Inspired by Abraham Lincoln’s famous Gettysburg Address, the book examines the handful of underlying principles and practices that make this miniature masterpiece (only 272 words) perhaps the greatest single piece of prose and oratory in history.

    “The principles of effective writing and speaking are few and easy to understand,” he asserts. “Unfortunately, in most books on the subject, they are buried under an avalanche of verbiage about technique.” The Gettysburg Approach to Writing & Speaking like a Professional clearly separates principle from practice. The “theoretical” section of the book is very short, supplemented by a series of appendices of illuminating examples and exercises.

    As the author points out, “Almost everyone agrees that a well-written text must be clear and concise. However, hardly anyone can tell you what these criteria mean in any practical, applicable way.”

    For example, if you try to define “clarity”, you will probably do something like this:

    Question: What makes this text clear?
    Answer: It is easy to understand.
    Question: What makes it easy to understand?
    Answer: It is simple.
    Question: What do you mean by simple?
    Answer: It is clear.

    You in fact end up going around in a circle. The text is clear because it is easy to understand . . . because it is simple . . . because it is clear.

    “All of these words are synonyms. While synonyms may have nuances, they do not have content, so you are still left to your own subjective appreciation. However, what you think is clear may not be clear to someone else,” Mr. Yaffe explains.

    The book describes quasi-objective tests for clarity and conciseness. “If your text fails these tests, then it needs to be revised. If it passes them, then—and only then—should you concentrate on the mechanics of language (style, grammar, syntax, etc.) in order to make your already good text even better.”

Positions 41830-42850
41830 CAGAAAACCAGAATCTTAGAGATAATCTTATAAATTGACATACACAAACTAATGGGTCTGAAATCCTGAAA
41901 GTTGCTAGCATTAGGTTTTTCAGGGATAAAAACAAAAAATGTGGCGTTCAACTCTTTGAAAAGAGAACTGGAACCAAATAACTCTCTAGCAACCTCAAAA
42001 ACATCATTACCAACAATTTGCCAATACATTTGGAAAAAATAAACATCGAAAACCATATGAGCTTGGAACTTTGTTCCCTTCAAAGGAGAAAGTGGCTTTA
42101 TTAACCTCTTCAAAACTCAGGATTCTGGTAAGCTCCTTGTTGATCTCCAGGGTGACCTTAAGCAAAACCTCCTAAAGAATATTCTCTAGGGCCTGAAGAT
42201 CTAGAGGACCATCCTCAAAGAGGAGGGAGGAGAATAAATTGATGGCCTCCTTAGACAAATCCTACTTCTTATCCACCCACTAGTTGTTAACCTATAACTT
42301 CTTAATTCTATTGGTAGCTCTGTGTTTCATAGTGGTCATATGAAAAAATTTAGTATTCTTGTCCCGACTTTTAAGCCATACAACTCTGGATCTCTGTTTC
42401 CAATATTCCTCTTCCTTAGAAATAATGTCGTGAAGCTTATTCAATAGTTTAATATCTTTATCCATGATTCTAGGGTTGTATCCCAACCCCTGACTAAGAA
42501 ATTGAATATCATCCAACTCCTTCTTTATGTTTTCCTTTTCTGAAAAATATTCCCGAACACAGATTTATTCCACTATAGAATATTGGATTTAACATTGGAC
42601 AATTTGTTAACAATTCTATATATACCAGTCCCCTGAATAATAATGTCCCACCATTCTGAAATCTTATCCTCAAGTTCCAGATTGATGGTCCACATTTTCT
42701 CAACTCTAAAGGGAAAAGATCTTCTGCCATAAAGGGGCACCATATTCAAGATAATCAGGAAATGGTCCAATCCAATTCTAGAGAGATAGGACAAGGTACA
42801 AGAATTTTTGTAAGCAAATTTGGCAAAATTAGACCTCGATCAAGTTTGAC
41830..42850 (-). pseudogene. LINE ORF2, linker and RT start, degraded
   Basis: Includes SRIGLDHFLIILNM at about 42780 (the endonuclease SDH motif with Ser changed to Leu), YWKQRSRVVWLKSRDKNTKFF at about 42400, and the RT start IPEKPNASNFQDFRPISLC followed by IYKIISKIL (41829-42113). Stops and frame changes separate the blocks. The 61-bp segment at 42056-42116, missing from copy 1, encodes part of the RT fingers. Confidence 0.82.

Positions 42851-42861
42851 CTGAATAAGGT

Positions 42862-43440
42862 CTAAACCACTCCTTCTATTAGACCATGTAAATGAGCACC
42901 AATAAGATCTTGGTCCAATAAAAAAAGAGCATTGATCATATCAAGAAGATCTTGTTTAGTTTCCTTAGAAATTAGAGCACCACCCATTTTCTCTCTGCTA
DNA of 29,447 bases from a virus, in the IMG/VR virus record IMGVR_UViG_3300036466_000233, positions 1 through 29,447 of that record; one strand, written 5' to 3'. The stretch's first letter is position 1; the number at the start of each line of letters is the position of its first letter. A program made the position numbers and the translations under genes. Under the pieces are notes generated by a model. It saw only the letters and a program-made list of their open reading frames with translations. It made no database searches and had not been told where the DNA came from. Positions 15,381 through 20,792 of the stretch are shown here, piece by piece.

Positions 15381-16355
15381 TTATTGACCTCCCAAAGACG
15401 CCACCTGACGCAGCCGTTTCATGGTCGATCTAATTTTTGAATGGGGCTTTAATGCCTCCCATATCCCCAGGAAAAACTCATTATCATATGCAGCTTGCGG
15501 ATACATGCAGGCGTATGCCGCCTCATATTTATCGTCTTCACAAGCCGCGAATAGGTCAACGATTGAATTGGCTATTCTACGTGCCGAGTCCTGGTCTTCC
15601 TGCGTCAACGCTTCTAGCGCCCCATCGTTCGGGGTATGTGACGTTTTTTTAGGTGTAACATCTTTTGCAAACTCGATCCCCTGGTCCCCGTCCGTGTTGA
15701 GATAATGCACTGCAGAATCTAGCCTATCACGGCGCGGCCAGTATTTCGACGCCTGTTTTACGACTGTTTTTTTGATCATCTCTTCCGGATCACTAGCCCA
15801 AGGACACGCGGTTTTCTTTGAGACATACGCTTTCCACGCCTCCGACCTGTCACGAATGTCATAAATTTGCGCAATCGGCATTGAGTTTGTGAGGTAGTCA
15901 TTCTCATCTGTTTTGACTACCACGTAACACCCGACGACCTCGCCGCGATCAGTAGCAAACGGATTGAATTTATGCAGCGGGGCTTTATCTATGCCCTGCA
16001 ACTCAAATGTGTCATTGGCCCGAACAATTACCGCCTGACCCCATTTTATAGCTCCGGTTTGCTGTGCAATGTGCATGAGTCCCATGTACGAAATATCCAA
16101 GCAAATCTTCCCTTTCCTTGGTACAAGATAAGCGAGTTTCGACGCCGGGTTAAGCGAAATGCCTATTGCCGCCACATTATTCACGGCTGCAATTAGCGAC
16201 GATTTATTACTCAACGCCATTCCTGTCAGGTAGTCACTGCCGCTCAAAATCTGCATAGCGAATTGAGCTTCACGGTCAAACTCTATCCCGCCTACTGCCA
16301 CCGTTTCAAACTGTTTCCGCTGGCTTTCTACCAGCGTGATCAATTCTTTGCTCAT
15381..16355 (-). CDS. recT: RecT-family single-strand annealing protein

The Gettysburg Approach also defines and describes a test for “density”. This seldom-discussed third pillar of effective writing concerns ordering information for best effect.

    Mr. Yaffe then shows that the basic principles of effective writing and effective speaking are essentially the same, but with some subtle and important differences in application. “The speaker can use eye contact, intonation, body language and other techniques not available to the writer to convey his message. However, as with printed words, if spoken words are not clear, concise and dense, the speech is destined to fail. Stage presence is the frosting on the cake; it must never be mistaken for the cake itself.”

    Returning to his underlying inspiration, in an appendix Mr. Yaffe compares Abraham Lincoln to William Shakespeare. “It is remarkable that The Gettysburg Address, a work of non-fiction, and the Marc Anthony soliloquy on the assassination of Julius Caesar, a work of pure fiction, technically have so much in common. This is further proof that the guiding principles of effective writing and effective speaking don’t just overlap—they are virtually identical.

    “Treating writing and speaking as distinct disciplines not only makes them more difficult to learn. It virtually ensures that neither one will ever be properly mastered.”

    The Gettysburg Approach is rich in feisty and original insights and observations. Although deeply didactic, it is anything but dull. As one reviewer enthused, “This book is really fun to read.”